“H1N1 was unprecedented,” says Howard Smith, associate director for technology services at CDC. “We tripled web server capacity in a couple of days” by creating new virtual servers quickly.
CDC uses best-of-breed content delivery networks depending on the type of content being served, whether it’s static or dynamic pages, such as those that include video. But what really saved CDC from widespread downtime or performance deterioration was its virtual server farm, implemented several years ago.
“You never know exactly what the system will run like until it’s fully loaded,” says Smith. “We didn’t expect rapid growth, but that’s where the strategy really paid off, bringing additional resources online rapidly.”
Agencies can set virtualization up in a number of ways, says Shawn McCarthy, director of research at IDC Government Insights. “At the high end is a virtual system that also does symmetric processing and dynamic reassignment.”
Data loss due to user error
McCarthy recommends intelligent consolidation. “Consolidate servers if you have something that is capable of performing up to the level it’s needed,” he says, and consider including a buffer on each server to allow for spikes in traffic.
When going virtual, “build the farm with the proper hardware,” adds Smith, “considering fault tolerance and the types of loads you’re going to have.” CDC uses clustering capabilities on its virtual platforms, and dynamically relocates virtual servers between physical servers even while they are in use. CDC’s centralized IT management and centrally located servers helped to make virtualization a possibility for the agency, says Smith.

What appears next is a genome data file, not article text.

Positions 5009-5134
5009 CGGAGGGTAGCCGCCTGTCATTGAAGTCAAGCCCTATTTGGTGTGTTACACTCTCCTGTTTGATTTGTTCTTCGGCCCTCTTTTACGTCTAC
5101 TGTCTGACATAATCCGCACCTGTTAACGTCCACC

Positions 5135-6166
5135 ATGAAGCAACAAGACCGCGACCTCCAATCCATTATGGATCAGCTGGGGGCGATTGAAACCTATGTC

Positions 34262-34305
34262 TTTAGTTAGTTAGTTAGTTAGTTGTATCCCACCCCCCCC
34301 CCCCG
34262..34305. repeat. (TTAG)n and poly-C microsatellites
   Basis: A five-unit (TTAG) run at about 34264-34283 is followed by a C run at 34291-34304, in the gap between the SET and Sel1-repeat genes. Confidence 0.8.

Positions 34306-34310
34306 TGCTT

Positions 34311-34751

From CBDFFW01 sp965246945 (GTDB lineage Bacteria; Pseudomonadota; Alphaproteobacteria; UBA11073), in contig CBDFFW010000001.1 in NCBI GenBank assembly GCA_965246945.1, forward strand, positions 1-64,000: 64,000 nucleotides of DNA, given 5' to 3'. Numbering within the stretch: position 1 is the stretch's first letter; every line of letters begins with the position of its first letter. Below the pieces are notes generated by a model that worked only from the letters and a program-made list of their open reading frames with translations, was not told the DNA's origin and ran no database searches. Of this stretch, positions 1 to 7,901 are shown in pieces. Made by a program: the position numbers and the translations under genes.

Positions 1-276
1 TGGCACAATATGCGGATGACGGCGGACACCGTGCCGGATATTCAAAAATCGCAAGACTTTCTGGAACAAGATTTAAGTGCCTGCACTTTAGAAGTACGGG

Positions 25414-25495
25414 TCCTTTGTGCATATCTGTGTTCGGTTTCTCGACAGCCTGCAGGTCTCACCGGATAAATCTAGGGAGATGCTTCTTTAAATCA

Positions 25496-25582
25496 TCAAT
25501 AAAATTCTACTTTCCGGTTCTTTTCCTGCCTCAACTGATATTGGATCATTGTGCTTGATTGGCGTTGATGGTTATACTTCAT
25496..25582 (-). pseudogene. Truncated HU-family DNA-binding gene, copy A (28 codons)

Along with maintaining its own site, CDC syndicates its information to other websites, such as those for state health departments, from its main data center in Atlanta. Smith says CDC, which is now about 50 percent virtualized, will continue to convert physical servers to virtual as they reach their end of life.
Be Ready, Test Often
Test systems thoroughly before a demand spike does it for you, cautions Smith.
The H1N1 hit led CDC to look at more formal testing programs beyond the load and stress testing the agency was already doing. “You don’t want to stress-test your production servers,” Smith says, “but if we don’t do it now, we know that a real-life event will do it for us.”
“You should always plan for your worst case,” says Des Wilson, CEO of BreakingPoint, a network testing device provider. “That doesn’t mean buy for your worst case, but you should know what your upper bound is.”
Wilson says that a common mistake organizations make when testing is to run a simulation that fails to closely approximate demand levels they will actually experience. “It’s not just running a simple web-based protocol through there,” says Wilson. “Run 100 different applications through there, just like you see it on the network.”
USGS’ Gallagher cautions that human error can be the greatest threat to an infrastructure and is one of the chief reasons for testing. Find out where and how the human factor plays out during a surge.
“I’m big on really proper and thorough testing of something before you’ve got to live with it,” Gallagher says. “When you do, you should positively have a rollback strategy, so if something goes wrong with that new release, you can very quickly roll it back.”
Remember, humans make the changes, and they are fallible, he says. And new software could add unexpected wrinkles. “Hardware is pretty reliable, and power is pretty reliable. Once you’ve got an operating system set up, making changes to that production operation is probably the No. 1 threat to your availability.”